Sign In

Forgot Password Create Account

Fine Large Plan of the New Fort at Tunis, at about the time of the Final Ottoman Siege in 1574.

Finely engraved Lafreri School Plan of the Fortifications at Tunis.

This plan shows the new fort of Tunis, located parallel to the fort of La Goulette across the bay. The main body is hexagonal, built with slanted diagonal walls and a low profile, because of the introduction of gunpowder. Slanted walls give is deflection capabilities against the current solid stone and the possibilities of solid iron cannon balls. Two sides of the fort face inland toward Tunis, two others face the coastal lands and the beach. The last two face North and East directly into the bay and to the other fort across. The interior of the fort was about two hundred meters is diameter. The towers are located fifty meters from each other, the main fort is about 420 meters in circumference.

The letters on the map (A-E) show the walls on the outside of the main body facing inland. C to D is the wall side that goes along the coast going west connecting the main body to point A of the inland facing wall. The wall A to B is facing southwest inland, it goes east all the way back to the main body where wall E connects the two together.

At the time of the creation of the map, Tunis and North Africa were at the end of a period of religious conquest and many years of warfare. Tunis was first a peaceful little kingdom until the 1500s. In 1534, Hayreddin Barbarossa captured it in the name of the Ottoman Empire. The next year the Spanish conquered Tunis and following this in 1569, Uluj Ali Pasha captured it again for the Ottoman Empire, but then John of Austria managed to take Tunis in October of 1573.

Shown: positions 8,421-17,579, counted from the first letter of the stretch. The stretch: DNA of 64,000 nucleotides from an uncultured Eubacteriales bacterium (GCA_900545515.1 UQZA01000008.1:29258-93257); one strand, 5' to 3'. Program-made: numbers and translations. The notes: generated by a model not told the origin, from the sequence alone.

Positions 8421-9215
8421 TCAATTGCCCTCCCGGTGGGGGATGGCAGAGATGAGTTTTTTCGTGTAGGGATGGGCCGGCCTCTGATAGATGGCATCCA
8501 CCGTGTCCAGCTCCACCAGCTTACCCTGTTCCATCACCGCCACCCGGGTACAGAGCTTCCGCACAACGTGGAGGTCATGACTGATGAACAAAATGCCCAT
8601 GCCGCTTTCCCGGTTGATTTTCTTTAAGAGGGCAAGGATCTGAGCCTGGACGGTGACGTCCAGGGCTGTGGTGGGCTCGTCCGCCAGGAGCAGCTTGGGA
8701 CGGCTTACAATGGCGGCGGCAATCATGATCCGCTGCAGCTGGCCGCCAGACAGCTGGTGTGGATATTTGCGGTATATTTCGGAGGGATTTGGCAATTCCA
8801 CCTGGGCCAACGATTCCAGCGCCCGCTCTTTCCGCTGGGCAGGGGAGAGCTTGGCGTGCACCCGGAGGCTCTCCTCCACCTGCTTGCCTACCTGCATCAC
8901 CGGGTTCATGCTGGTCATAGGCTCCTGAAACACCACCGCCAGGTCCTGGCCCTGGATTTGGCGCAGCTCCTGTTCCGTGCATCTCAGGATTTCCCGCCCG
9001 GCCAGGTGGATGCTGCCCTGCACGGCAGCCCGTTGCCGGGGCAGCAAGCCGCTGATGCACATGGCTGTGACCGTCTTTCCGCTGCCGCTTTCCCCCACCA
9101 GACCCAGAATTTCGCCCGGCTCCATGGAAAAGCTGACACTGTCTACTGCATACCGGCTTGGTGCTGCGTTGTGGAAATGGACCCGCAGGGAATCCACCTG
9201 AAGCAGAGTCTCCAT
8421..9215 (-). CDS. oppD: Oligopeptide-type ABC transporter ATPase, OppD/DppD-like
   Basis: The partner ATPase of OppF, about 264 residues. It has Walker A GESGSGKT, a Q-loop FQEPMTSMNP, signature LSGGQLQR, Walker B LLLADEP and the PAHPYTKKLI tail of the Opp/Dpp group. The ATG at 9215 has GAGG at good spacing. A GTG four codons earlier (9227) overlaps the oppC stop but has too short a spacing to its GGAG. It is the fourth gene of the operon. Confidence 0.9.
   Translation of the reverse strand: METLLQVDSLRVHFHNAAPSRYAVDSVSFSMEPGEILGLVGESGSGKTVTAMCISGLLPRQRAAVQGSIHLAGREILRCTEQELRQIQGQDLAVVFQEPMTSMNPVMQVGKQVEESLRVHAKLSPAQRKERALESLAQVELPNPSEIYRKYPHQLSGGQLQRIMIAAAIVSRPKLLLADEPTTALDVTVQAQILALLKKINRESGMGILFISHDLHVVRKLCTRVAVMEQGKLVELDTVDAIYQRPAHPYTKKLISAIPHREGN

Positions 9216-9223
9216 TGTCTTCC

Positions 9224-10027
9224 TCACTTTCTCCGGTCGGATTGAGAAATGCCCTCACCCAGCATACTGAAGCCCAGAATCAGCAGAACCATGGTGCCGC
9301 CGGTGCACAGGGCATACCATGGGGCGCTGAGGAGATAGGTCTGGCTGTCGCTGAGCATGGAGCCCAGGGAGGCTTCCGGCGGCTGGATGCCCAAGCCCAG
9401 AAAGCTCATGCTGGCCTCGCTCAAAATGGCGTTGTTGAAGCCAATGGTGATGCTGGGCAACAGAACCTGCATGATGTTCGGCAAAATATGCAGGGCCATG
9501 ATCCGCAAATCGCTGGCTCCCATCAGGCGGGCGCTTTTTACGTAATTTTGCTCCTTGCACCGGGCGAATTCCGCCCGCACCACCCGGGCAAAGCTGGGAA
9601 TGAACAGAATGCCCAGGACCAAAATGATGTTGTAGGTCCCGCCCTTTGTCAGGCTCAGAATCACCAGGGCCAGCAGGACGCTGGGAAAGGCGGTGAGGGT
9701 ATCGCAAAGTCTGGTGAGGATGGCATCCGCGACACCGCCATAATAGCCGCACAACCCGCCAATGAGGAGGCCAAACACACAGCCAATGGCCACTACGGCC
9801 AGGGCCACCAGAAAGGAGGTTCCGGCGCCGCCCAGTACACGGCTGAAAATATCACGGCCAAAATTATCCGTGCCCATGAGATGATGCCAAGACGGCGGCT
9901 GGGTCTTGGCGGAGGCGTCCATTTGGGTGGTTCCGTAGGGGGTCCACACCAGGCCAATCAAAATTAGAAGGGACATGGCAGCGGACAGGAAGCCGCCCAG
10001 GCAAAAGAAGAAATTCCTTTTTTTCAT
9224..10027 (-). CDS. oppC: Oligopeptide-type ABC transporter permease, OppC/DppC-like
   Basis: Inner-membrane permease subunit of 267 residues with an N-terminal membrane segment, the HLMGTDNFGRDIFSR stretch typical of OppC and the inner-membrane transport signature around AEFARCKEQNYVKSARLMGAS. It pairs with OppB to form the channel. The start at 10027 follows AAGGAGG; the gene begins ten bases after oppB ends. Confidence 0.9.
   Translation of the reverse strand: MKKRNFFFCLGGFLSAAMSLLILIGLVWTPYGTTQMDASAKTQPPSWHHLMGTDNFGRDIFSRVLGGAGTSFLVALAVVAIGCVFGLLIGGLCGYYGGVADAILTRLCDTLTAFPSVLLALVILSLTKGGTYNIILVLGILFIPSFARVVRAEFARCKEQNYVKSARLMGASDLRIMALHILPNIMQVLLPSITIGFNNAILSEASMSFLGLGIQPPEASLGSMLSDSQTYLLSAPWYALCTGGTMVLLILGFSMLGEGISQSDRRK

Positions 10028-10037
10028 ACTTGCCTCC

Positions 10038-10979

In 1574 Charles IX of France and William of Orange wanted to undermine Spain and open a new front against King Phillip II The Ottoman Empire was happy to oblige. That same year Selim II sent a force of about 250-300 ships and about 75,000 men, which combined with forces from Algiers, Tripoli and Tunis resulting in a total force of over 100,000 men. The Army attacked Tunis and La Goleta. The fort of La Goleta, defended by 7,000 soldiers, held till August 24, 1574.The new Fort of Tunis held until September 3, 1574 and was the last pocket of Christian resistance in this conquest.

Don Juan of Austria tried to rescue the city, and under his command was a soldier by the name of Miguel de Cervantes. Cervantes says that the Fort of Tunis held against 22 Ottoman assaults, losing 25,000 men in the process. During this battle all but 300 Christians were killed. This battle marks the final and permanent establishment Ottoman rule in Tunis till the early 18th century, and an end to the Hafsid Dynasty and Spanish presence in Tunis.

Tooley (1939) 557